Late Fees and Overage Fees
If a customer keeps the garbage dumpster longer than they originally planned, they’ll likely get billed for the extra days. A typical late fee runs between $5 and $10 per day, but customers will want to make sure they ask, as this price can vary due to demand and location.
It’s also important for customers to note that it’s illegal to transport a container of debris that’s overflowing above the rim of the dumpster. Doing so puts other drivers at risk. If a customer overloads the dumpster, they’ll likely pay $40 to $100 per ton over the limit. The company will probably have to unload some of it into a second dumpster for disposal.
Customers will want to make sure they ask about any additional fees they may be charged during their dumpster rental period. In addition to landfill, late, and overage fees, customers may be charged extra for heavy debris or for dumpster delivery to a remote location. Heavy debris requires a different type of dumpster that can cost $300 to $550 per week, and customers who live in remote areas may need to pay an extra $0.50 to $0.65 per mile to have the dumpster delivered to their home.
It’s advised for customers to familiarize themselves with common dumpster rules when it comes to the types of waste they can toss. “Most items restricted from dumpsters are often not set by the rental company,” explains Behm. “Instead, each landfill and transfer station decides what it will or will not accept.” Waste treatment centers have regulations for handling hazardous materials, so customers will want to be sure to notify the rental company of what they plan to put in the dumpster and what actually ends up inside. “[There] are three types of waste that are banned at landfills by nationwide law: flammable, toxic and hazardous materials,” says Behm. “These material types can hurt the infrastructure of a landfill or may cause environmental damage. So anything like solvents, cleaning fluid, batteries, paint, and fuel will never be allowed in a landfill.”
There are extra fees associated with disposing of hazardous materials, and some items are entirely prohibited in many cases, such as Freon, asbestos, or computers. It can cost between $15 and $100 to dispose of an appliance such as a refrigerator. If the customer dumps hazardous waste, they may be fined up to $500—and the hazardous waste will be returned to them to dispose of appropriately.
Dumpster Rental Cost by Type of Dumpster
The customer will need to choose the right kind of dumpster to accommodate the space they have, the length of time they need it, and the amount of debris it can hold. Fortunately, there are several types of dumpsters customers can choose from—and plenty of sizes, too. The most common options and their costs are listed below.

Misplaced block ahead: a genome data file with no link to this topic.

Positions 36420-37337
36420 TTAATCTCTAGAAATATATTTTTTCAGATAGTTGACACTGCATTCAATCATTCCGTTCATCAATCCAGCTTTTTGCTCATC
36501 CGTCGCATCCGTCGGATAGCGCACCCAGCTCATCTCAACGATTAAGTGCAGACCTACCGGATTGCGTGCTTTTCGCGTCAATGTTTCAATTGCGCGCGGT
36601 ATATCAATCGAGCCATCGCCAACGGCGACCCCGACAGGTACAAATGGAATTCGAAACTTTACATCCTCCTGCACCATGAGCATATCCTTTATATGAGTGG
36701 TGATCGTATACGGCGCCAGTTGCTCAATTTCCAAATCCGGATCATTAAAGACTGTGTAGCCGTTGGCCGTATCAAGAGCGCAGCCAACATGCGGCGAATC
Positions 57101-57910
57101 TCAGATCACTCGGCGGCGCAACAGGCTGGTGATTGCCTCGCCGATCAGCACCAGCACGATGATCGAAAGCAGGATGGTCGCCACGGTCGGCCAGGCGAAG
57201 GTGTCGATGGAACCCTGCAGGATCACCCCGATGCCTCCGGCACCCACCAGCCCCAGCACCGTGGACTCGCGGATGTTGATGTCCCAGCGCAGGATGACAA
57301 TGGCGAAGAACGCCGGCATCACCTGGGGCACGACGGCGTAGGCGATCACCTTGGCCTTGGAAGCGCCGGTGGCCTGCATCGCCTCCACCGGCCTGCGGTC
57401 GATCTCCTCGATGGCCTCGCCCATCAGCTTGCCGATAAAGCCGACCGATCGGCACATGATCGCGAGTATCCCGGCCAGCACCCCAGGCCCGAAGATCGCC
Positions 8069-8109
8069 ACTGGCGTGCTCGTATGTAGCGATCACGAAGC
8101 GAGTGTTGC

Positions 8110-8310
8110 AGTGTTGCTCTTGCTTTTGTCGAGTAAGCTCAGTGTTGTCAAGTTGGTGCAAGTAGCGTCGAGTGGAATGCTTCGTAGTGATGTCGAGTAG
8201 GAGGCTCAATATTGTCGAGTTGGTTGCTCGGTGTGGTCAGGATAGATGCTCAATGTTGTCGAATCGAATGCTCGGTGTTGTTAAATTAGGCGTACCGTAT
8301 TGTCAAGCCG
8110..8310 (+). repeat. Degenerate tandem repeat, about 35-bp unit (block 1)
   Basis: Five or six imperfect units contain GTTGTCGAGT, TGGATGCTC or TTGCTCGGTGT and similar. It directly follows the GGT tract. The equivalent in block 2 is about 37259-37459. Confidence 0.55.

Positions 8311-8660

|Type of Dumpster||Average Cost|
|Dumpster bag||$100 to $180 for pickup|
|Junk removal service||$150 to $400 per visit|
|Residential dumpster||$100 to $300 per week|
|Roll-off dumpster||$200 to $800 per week|
An interesting alternative is to purchase a dumpster bag from a local hardware store for around $30. These come collapsed, so the customer simply sets it up in their driveway and fills it with any debris such as plywood, tile, or bags of trash. Some are large enough to hold 3,300 pounds of debris. When it’s full, the customer will call their local waste management company to have it picked up for disposal at a cost of $100 to $180.
Those who prefer not to handle trash and dumpsters can hire a junk removal service. The best junk removal services will come and pick up just about anything, anywhere—though usually not major construction debris. It’s beneficial when a homeowner or renter has old furniture or hoarded items that need to be disposed of, such as if the customer needs to get rid of a couch. The customer will pile the items together in one area, and the service will remove it for an average junk removal cost of $150 to $400.
Residential dumpsters are small-capacity dumpsters that work well for smaller jobs such as cleaning out an apartment or doing a small remodel that doesn’t have long pieces of debris. A residential dumpster rental costs around $100 to $300 per week.
Roll-off dumpsters are the most common style of dumpsters. Customers will find wheels on commercial and construction dumpsters but not usually on residential dumpsters. Roll-off dumpsters are large-capacity dumpsters transported to the site on a flatbed truck and rolled off the truck onto the heavy-duty wheels. A roll-off dumpster rental costs an average of $200 to $800 per week.